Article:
The Palm Canyon Theatre (PCT) of Palm Springs has a long and winning track record of producing musical theatre productions that please their audiences. The list of award-winning productions and Desert Theatre League (DTL) trophies is too numerous to list here.
All of their winning efforts have come from the pens of strong librettists and musical composers and lyricists. Most of whom are enshrined in the Pantheon of Broadway Stars and stage productions.
“The Wedding Singer,” the stage musical is based on the Adam Sandler movie of the same name that debuted in 1988. The current ‘Wedding Singer’ stage musical now on the Palm Canyon Theatre stage has been updated with a total of 20 musical numbers; some of which are new. The PCT show also retained some the original songs written in 2006.
The production is energetically directed by choreographer/director Anthony Nannini, who challenges his ensemble cast and a few principals to deliver his vision of a musical set in 1985. Mr. Nannini has the stage awash in the colorful costumes of resident costumes designer Derik Shopinski, amid a set designed by resident design wizard J.W. Layne, who also is the resident Lighting Designer. So, we’re off to a good start.
The story, however, is the weakest component in the production. After all, it was co-written by Sandler for himself to star as the leading man Robbie Hart as a non-conforming, boorish, wedding singer, society misfit who drinks too much and appears to be stuck in a case of arrested development when it comes to common sense. Just the type of role that Sandler loves to play in his movies. Not necessarily the qualities or the stuff that we expect of from our leading men as they search for love and some semblance of stability in life. But alas, we have to root for someone, or we disconnect as an audience. Aaah, to be young, carefree, and fickle. It’s a case of those pesky raging hormones again. Were we really that callow back in 1985? Yeah, I guess we were.
In the PCT musical production, Robbie gets a makeover of sorts. The new Robbie played by Shafik Wahhab, is not as off-putting a character as was Mr. Sandler. However, he’s still stuck with some of those questionable character’s traits from the movie. Mr. Wahhab makes the best of the role because he’s a fine actor with a nice tenor voice that sounds great in two-part harmony with his leading lady Julia, winningly played and strongly sung by Elizabeth Schmelling. Their on-stage chemistry works, making the principal supporting players’ jobs easier in keeping this predictable story at least within the zip code of reality and believability.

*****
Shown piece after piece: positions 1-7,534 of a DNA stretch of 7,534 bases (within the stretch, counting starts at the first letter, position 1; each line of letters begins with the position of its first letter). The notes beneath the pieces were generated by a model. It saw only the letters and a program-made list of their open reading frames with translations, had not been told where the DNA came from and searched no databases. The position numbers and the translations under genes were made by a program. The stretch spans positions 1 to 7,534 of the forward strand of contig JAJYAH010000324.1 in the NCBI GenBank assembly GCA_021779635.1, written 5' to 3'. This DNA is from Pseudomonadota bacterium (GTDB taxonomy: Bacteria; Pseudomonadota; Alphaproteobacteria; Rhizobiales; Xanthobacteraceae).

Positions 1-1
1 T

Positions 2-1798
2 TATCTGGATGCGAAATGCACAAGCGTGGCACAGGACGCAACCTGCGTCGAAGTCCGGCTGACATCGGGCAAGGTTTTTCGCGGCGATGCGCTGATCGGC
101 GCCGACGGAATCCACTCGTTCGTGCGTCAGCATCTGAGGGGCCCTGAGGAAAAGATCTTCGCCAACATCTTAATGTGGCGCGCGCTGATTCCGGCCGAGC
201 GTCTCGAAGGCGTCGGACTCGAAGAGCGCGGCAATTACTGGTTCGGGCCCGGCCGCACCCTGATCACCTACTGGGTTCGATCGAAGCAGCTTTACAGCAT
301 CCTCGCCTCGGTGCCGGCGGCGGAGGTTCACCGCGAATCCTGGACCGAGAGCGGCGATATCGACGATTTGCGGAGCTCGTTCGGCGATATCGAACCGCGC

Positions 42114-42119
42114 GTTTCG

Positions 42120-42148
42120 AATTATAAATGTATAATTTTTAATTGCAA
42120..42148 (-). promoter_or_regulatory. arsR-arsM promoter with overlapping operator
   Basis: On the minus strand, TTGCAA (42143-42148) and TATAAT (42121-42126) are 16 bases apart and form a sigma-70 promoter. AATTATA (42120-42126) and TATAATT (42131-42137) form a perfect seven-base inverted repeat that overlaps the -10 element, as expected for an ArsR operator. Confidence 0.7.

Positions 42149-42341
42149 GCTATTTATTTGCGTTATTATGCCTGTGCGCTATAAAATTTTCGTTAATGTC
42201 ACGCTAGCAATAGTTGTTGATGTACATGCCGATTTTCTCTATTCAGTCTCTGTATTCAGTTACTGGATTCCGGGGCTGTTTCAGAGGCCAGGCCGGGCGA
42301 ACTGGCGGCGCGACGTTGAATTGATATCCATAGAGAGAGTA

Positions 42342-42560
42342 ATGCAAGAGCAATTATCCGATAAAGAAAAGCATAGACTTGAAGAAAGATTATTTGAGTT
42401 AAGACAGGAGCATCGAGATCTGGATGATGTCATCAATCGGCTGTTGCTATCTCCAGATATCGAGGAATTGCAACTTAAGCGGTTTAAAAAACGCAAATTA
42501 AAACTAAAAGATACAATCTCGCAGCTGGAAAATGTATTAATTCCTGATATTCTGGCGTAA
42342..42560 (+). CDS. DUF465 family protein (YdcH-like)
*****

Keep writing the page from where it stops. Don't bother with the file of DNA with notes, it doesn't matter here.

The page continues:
The story, in short, revolves around Robbie Hart, a New Jersey wedding singer, who really wants to be a rock star. He’s the life of the party until his own fiancée leaves him waiting at the alter “shot through the heart”, so to speak. Robbie from then on makes every wedding he sings at as disastrously as he can.
Enter Julia, a winsome waitress who wins his affection. As luck would have it, Julia is about to be married to a Wall Street wheeler-dealer and unless Robbie can pull off the performance of a decade, the girl of his dreams will be gone forever. It’s a tried and true old storyline. It’s just like old wine in a new bottle.
Most musicals are remembered for their songs. It’s the melodies, and/or the lyrics that hopefully the audiences will whistle or hum on the way out or remember later. With all those singer-dancers up on the stage working hard to please the audience, I can only recall one song that is beautifully rendered. It’s poignantly sung by Mr. Wahhab and Ms. Schmelling at the finale called “Grow Old With You,” written by Mr. Sandler and Tim Herlihy.
As lovely as it is, one song does not, however, make for a memorable musical production no matter how hard everyone tries. Also, the off-stage orchestra needs to ratchet down at least two levels so we can hear and appreciate the dialogue and understand the lyrics, as well as reduce the dialogue delivery from warp-speed to something closer to traditional speech patterns.
There are twenty-five cast members working hard to please. “The Wedding Singer”, will no doubt, resonate with younger audiences more easily than with their parents and grandparents tastes. Helping to tell “The Wedding Singer” story are: Alisha Bates as Holly; Leslie Benjamin as Angie; Elissa Landi as Rosie; Cameron Merrihew as Glen; Keith T. Nielsen as George; Christian Quevedo as Sammy;, and Tessa Walker as Linda, along with sixteen performers in the ensemble.
The orchestra, led by Music Director Jaci Davis on piano features: David Bronson on drums, John Pagels on guitar, and Bill Saitta on Bass.
“The Wedding Singer” directed and choreographed by Anthony Nannini, performs at the Palm Canyon Theatre through July 15, 2018. For reservations and ticket information, call 760-323-5123.